Auroville is located on a plateau some 50 mts above sea level(Puducherry, Southern Part of India).It hosts an abundance of natural contrasts. I have long admired and studied the wonderful afforestation work done in Auroville.
Over the last 50 years, this small community has changed a biosphere. The dry arid lands of Kuilapalayam, Bommaiyarpalayam, Edayanchavadi, Kottakarai and other surrounding villages have been changed by dint of the sheer hard work, perseverance, and idealism of a few people.
Trees abound (over a 1000 local species). Dams have been built. The water table has been restored. Agriculture flourishes.
The environment now supports more than 60 species of birds, when, in 1970, there were less than 10 species. Jackals, porcupines, civet cats, and other small wild creatures have moved into this welcoming sanctuary.
The water table remains free of salt! This is directly due to the years of afforestation work carried out by caring Aurovilians.
The area has become an oasis where people from all over India dream of moving into - and many come to start organic farms or begin artistic ventures.
Ignoring the gentle slope up from the sea all the way to the Matrimandir, the land is essentially flat in the sense that it is without any hills or escarpments.
Rainwater running in streams across the ground betrays otherwise unnoticeable subtle grades. Over time these streams have cut deep grooves into the earth on their journey to the Bay of Bengal.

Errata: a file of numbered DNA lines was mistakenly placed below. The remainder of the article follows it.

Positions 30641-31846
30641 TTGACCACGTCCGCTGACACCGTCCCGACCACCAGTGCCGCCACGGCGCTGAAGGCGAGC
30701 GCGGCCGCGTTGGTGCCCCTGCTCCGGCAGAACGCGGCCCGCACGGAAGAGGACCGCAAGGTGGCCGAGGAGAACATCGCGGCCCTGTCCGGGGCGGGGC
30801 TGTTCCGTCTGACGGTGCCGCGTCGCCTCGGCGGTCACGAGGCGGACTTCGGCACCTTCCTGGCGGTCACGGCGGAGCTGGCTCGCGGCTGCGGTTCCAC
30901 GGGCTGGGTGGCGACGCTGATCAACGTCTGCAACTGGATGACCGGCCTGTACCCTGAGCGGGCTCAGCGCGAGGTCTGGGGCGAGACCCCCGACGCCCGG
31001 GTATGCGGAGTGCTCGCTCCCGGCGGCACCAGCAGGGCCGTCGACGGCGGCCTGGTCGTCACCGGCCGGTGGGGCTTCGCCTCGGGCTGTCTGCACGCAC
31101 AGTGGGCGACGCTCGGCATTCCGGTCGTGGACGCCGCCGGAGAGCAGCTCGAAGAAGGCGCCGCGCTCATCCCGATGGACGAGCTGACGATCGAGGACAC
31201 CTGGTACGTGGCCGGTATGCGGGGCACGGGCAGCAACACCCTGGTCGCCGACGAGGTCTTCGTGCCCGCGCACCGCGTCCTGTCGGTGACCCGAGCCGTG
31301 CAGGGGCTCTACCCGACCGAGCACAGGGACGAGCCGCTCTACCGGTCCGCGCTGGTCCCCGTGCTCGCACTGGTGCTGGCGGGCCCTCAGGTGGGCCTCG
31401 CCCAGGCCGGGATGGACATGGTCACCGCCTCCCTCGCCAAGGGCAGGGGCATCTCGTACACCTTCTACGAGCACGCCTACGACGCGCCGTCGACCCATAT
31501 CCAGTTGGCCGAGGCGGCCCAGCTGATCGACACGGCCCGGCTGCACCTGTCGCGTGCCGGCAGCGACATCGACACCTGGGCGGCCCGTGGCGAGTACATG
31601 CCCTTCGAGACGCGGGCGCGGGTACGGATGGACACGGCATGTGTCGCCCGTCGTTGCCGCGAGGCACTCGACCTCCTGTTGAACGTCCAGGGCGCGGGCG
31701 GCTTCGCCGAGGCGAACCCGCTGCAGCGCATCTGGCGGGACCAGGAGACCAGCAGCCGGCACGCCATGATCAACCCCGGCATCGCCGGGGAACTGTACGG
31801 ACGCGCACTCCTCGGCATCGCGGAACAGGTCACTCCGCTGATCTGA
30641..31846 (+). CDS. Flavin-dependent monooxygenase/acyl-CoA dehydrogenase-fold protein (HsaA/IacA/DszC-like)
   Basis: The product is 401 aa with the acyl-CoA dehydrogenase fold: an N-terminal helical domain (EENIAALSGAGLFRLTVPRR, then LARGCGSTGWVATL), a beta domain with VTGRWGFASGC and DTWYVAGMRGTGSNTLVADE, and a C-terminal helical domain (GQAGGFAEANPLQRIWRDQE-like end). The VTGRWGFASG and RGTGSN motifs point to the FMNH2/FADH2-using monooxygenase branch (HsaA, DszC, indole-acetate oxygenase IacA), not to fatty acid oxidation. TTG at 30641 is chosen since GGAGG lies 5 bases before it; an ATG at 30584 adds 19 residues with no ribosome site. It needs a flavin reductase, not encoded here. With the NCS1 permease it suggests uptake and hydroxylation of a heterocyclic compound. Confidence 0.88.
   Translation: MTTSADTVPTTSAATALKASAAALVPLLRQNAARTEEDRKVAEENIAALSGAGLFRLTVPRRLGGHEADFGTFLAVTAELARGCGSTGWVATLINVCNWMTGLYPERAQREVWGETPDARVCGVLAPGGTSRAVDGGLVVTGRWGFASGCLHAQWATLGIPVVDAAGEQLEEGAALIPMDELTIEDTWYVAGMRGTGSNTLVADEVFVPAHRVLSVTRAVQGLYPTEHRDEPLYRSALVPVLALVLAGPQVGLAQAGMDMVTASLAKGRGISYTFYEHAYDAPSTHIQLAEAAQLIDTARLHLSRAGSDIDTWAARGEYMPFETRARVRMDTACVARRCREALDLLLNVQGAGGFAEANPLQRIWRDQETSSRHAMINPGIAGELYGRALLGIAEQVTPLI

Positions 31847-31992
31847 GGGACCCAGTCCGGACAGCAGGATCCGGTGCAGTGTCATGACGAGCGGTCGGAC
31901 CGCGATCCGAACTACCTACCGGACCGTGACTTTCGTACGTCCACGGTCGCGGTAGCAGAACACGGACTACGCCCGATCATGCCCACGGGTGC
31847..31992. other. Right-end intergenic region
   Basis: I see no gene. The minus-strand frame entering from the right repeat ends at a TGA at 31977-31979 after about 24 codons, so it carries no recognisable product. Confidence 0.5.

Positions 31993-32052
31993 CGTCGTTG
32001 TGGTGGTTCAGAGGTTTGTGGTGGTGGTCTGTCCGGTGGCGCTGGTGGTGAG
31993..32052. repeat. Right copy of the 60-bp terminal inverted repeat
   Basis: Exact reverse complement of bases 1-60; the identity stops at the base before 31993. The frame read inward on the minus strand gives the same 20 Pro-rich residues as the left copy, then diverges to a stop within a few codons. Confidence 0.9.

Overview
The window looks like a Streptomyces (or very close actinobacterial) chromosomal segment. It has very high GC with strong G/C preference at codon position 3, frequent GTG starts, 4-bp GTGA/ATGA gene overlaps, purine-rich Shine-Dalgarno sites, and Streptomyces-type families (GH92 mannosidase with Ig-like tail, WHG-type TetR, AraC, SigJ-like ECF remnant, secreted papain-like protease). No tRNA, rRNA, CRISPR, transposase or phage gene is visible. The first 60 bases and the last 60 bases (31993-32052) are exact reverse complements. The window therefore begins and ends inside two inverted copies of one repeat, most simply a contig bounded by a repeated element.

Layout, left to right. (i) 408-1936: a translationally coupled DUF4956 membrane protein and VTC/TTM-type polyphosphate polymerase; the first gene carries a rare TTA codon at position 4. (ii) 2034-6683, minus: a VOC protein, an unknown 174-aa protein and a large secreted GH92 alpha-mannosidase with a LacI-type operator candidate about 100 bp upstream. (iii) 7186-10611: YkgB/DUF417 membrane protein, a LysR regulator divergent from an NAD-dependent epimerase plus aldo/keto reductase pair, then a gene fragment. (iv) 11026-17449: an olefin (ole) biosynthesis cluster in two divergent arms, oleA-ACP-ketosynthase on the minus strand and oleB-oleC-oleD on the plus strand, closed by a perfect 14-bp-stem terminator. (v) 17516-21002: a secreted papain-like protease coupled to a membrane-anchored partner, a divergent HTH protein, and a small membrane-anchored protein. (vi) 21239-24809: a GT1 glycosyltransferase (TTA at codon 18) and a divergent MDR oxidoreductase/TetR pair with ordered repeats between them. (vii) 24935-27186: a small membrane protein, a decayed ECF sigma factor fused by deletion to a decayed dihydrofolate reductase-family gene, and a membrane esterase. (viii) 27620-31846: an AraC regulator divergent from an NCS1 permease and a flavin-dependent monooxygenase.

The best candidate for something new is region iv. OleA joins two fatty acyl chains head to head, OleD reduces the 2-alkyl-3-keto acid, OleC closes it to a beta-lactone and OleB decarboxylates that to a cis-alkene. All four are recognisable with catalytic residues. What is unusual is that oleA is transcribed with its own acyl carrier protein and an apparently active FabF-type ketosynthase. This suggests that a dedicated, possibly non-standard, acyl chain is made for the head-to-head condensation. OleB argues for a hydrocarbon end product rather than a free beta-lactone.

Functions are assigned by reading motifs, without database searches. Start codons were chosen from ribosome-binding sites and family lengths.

Multihued in whites, reds and browns, comprised of sand, pebbles and the ever-present red laterite earth, home to many birds and small animals, reptiles and insects, these heavily eroded areas are slowly being reclaimed by the forests; many trees can now be found growing in Forecomers and Utility canyons.
This is now challenged by a proposal for a 4-lane highway (bypass) that will rip through the trees and farms. This road will, strangely, be a diversion from the East Coast Road (another national highway) and less than a kilometre away from the NH45 bypass.
It will block important water channels and destroy the agricultural lands. It will create an environment of noise that will cause animals and birds to desert the area. It will bring back aridity to a once parched land.
It will destroy the years of research that re-introduced local plant species into a dry red landscape.
As such, in terms of transport of goods and services, there is no need of this new highway cutting through the area since there are two other effective highways very close by and a Pondicherry bypass already exists. The proposed new 4-lane bypass will destroy the carefully nurtured local environment.